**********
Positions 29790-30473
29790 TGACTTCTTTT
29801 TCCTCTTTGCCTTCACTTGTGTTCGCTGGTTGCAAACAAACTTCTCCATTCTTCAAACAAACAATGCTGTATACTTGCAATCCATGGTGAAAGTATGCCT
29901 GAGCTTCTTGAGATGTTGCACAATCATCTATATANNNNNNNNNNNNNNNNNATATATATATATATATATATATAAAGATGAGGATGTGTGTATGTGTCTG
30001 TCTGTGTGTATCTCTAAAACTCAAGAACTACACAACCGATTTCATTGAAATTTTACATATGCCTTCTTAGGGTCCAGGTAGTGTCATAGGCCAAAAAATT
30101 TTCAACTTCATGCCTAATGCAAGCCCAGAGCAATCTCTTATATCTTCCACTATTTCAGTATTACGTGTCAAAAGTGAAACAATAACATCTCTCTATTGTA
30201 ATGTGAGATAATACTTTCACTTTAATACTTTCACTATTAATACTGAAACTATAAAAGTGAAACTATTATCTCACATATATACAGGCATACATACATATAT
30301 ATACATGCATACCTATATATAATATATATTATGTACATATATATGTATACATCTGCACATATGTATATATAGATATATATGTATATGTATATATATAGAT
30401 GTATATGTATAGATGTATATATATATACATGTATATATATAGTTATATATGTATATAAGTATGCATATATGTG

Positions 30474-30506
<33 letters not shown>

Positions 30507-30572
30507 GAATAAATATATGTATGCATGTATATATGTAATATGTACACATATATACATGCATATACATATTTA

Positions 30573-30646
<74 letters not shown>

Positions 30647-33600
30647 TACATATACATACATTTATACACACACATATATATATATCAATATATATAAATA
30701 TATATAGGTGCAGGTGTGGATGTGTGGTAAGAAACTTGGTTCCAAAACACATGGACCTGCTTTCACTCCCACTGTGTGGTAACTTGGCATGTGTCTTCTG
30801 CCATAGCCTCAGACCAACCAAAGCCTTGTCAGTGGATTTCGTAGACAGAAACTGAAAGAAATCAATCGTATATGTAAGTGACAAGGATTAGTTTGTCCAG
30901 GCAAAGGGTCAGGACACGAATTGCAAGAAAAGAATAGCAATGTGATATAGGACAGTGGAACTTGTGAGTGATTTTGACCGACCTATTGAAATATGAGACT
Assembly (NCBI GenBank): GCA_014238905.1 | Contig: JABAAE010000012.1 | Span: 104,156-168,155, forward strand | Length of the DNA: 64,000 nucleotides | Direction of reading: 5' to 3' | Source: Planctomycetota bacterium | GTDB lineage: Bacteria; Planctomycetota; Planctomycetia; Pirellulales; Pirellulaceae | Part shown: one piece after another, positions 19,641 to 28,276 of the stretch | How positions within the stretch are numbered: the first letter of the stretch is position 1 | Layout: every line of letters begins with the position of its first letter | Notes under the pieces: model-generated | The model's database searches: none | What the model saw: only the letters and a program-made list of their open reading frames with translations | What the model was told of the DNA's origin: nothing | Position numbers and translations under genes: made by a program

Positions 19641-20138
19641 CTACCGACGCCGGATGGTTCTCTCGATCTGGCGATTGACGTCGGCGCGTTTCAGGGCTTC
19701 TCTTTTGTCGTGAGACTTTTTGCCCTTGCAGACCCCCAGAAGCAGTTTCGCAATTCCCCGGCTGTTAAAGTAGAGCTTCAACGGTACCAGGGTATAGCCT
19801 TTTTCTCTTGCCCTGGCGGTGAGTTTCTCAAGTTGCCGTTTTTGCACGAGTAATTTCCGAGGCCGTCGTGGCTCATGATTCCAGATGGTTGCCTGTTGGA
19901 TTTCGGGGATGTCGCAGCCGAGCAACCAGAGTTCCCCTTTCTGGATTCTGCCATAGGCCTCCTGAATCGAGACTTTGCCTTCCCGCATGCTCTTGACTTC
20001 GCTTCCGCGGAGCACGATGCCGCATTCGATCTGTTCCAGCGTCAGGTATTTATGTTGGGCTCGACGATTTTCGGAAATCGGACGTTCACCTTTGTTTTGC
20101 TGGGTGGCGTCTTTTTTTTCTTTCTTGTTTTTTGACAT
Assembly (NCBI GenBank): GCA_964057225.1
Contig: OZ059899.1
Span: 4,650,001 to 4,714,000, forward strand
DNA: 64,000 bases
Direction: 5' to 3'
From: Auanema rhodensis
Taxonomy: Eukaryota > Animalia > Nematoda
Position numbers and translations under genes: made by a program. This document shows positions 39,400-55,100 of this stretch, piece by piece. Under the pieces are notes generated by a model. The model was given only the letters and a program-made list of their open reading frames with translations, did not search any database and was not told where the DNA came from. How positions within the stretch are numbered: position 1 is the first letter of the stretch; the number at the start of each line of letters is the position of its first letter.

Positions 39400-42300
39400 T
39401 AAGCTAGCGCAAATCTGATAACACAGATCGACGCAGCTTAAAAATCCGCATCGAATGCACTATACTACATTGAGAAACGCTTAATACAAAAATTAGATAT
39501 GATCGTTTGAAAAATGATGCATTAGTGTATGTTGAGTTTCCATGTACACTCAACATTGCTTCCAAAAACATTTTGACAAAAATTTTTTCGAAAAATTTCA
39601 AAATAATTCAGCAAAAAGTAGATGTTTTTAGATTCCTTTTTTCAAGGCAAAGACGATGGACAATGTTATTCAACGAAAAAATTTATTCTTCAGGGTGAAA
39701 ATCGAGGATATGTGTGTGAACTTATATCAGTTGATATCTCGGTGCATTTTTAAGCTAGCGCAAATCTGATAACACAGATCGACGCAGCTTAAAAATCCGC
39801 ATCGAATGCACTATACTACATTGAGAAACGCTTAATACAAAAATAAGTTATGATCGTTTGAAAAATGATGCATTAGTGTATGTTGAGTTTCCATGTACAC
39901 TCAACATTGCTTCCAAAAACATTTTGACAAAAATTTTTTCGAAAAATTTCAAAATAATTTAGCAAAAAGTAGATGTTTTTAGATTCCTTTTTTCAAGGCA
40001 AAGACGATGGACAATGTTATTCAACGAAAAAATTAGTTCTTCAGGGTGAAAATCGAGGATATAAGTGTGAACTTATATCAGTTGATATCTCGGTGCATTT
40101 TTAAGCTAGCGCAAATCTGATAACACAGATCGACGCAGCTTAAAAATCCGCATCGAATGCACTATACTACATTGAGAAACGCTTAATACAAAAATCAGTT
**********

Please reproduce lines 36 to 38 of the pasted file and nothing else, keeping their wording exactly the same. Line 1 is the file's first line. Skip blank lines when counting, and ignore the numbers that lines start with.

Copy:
Position numbers and translations under genes: made by a program. This document shows positions 39,400-55,100 of this stretch, piece by piece. Under the pieces are notes generated by a model. The model was given only the letters and a program-made list of their open reading frames with translations, did not search any database and was not told where the DNA came from. How positions within the stretch are numbered: position 1 is the first letter of the stretch; the number at the start of each line of letters is the position of its first letter.

Positions 39400-42300
39400 T